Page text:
curated by James Putnam

Mrch-My 2010


curated by James Putnam

Mrch-My 2010

British Council

Alice Anderson, Sam Buxton, Oliver Clegg, Shezad  Dawood, Tom Gallant, Stephane Graff, Henry Hudson, Bridget Hugo, Alastair Mackie, Polly Morgan, Boo Saville, Martin Sexton, Jamie Shovlin, Hugo Wilson

As the title suggests this show is intended to evoke a magical realm that proclaims a universe of fertile imaginative possibilities. Nowadays wonderment tends to be more narrowly associated with childhood and it has become an increasingly remote experience in our era of relentless advancements in science and technology. Yet in the field of visual art there is still a great capacity for wonder, which is one of the most fundamental aspects of aesthetic experience. It relates to the powers of thought, feeling, imagination and creativity. But perhaps most significantly wonderment generates an enlarged perception, a freshness of feeling and a general aura of optimism.

The exhibition

This diverse selection of new art from London includes painting, drawing, printmaking, photography, collage, sculpture, installation, photography and video. Much of this displays an emerging new tendency in artistic practice with a return to more traditional artistic virtuosity, and attention to detail matched by an emphasis on process with a strong conceptual edge. While artists of the previous generation were frequently preoccupied with their own existence these artists tend to produce work rooted in more universal subject matter. Their practice frequently involves in depth research into history, science, natural history and futurology. Also, instead of their input being just conceptual with the work fabricated by someone else, many of them show practical skills and are directly involved in the actual production.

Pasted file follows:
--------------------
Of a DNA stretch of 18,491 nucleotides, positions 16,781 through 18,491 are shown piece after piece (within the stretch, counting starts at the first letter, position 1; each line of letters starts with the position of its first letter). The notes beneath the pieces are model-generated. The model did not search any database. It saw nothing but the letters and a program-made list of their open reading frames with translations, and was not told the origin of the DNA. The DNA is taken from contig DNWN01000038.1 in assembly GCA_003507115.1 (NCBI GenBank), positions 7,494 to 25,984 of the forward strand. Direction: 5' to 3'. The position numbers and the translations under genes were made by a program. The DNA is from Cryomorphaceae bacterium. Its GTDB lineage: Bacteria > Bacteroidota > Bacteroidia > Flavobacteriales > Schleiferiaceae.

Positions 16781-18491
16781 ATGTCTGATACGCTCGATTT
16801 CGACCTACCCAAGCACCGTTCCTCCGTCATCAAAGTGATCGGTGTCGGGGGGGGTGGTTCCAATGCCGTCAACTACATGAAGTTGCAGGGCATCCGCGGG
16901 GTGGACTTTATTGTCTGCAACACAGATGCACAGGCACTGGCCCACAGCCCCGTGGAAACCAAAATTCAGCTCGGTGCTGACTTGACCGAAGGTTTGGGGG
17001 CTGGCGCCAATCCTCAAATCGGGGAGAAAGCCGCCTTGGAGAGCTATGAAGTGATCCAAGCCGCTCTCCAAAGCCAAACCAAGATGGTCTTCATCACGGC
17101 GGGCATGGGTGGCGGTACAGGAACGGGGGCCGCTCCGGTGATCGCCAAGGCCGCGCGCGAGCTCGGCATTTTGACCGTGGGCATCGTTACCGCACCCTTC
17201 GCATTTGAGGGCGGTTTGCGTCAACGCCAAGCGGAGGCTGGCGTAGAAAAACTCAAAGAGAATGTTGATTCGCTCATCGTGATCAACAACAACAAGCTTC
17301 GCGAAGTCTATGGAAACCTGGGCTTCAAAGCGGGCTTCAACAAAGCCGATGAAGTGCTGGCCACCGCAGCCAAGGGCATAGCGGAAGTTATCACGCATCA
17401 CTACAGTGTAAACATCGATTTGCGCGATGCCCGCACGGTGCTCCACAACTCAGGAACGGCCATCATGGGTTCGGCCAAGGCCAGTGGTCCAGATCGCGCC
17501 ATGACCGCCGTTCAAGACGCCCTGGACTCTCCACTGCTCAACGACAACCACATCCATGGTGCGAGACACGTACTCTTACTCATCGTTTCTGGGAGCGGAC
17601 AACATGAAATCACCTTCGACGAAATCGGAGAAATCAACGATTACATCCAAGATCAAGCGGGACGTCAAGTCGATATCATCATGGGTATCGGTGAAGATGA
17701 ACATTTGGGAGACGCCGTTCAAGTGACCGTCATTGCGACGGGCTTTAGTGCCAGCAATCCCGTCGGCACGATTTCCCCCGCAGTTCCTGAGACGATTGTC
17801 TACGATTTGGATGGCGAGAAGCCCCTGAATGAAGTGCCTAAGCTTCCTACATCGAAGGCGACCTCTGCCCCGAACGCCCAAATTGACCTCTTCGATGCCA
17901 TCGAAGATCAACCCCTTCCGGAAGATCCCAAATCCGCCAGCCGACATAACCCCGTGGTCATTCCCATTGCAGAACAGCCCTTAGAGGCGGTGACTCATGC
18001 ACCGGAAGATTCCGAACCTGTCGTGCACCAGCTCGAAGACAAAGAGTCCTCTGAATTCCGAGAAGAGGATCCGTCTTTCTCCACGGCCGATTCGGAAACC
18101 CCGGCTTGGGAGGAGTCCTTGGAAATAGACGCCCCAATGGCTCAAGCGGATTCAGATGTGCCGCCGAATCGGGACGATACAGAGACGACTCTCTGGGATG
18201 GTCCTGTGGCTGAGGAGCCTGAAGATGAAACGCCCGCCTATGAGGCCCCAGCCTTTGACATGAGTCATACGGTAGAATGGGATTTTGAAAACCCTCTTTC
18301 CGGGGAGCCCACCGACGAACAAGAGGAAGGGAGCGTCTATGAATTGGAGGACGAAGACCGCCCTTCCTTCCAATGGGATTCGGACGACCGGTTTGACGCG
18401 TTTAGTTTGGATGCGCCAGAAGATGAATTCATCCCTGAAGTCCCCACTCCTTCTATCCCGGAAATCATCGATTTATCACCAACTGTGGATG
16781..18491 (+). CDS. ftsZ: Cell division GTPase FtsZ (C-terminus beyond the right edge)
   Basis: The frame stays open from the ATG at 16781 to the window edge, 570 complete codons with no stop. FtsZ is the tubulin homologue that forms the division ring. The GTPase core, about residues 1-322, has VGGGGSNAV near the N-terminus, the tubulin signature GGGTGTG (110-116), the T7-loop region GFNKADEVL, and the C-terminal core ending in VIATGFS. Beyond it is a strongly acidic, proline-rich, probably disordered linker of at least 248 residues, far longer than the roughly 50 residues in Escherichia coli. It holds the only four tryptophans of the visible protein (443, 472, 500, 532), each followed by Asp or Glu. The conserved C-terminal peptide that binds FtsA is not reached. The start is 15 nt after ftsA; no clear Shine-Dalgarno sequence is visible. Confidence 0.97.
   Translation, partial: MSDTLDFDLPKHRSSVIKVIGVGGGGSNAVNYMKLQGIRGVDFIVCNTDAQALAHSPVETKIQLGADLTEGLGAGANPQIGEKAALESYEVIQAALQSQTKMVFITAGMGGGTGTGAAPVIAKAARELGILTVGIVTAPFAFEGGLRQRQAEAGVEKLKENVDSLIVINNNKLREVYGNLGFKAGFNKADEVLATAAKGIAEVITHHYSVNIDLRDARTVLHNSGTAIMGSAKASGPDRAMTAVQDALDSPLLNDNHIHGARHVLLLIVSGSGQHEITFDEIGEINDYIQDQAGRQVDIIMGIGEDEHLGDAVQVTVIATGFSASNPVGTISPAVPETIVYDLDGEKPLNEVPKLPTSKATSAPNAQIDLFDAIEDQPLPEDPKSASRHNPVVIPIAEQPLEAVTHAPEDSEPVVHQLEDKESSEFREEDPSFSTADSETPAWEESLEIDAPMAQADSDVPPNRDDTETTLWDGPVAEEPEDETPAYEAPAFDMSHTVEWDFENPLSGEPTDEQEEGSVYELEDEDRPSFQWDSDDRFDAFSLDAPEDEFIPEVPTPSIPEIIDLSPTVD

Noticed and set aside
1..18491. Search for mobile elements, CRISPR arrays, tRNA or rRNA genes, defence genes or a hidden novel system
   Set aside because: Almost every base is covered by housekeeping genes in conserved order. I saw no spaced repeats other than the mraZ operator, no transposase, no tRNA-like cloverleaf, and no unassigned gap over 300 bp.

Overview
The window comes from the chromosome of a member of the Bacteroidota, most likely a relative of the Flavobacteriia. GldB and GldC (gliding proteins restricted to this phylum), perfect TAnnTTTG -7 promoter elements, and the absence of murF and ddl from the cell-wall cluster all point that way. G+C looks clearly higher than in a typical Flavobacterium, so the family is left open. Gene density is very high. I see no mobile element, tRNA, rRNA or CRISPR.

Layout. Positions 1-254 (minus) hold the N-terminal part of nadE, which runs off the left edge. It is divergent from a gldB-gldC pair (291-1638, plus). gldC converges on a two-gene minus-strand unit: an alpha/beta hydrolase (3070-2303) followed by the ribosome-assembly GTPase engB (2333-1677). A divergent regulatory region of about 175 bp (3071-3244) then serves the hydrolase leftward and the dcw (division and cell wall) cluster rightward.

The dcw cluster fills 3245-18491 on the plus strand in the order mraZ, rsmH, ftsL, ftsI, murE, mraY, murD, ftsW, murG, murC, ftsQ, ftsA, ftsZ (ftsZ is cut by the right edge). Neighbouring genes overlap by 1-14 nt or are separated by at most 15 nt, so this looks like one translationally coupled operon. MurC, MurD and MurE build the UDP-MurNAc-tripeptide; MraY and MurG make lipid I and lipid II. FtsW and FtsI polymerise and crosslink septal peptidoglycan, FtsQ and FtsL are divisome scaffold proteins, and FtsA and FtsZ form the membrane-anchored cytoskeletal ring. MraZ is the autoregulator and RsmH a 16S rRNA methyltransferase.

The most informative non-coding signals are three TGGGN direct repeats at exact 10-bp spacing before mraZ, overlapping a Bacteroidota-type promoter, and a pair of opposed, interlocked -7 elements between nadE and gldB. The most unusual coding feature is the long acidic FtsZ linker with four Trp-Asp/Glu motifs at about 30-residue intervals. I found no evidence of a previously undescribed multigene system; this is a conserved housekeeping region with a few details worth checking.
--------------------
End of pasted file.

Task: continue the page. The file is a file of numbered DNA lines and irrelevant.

Wonderland is characterized by an overall sense of hybridity, where notions of miraculous scale incorporate elements of nature and  technology and intriguing scientific principles.

Thanks to:
MACtac ItaliaAll Visual Arts, BIOKIP, Urò (Martina Merlini, Arianna Vairo), Coralla Maiuri e Filippo Lancellotti, Nathalie du Pasquier e George Sowden, Valeria Orioli e Sandro Castiglioni, Leone Bernardini e Giulia Guzzini, Riccardo Crespi, Giangaleazzo Visconti, Gigi Giannuzzi, Bersi Serlini Franciacorta, Blacks Club & Nancy Fouts.


Alice Anderson graduated from L’Ecole des Beaux-Arts, Paris and Goldsmiths College, London. She works from film to drawing and sculpture, playing with dislocation of time as children construct parallels worlds. Her work is a compulsive and obsessional production through which she explores and gives shape to her childhood memories. www.alice-anderson.org

Sam Buxton graduated from the Royal Academy of Arts in 1999. His work is characterized by complex ensembles of miniature etched stainless steel architectural sculptures. He is concerned with the interface between the living body and the built environment, breaking down boundaries between design, science and art. www.sambuxton.com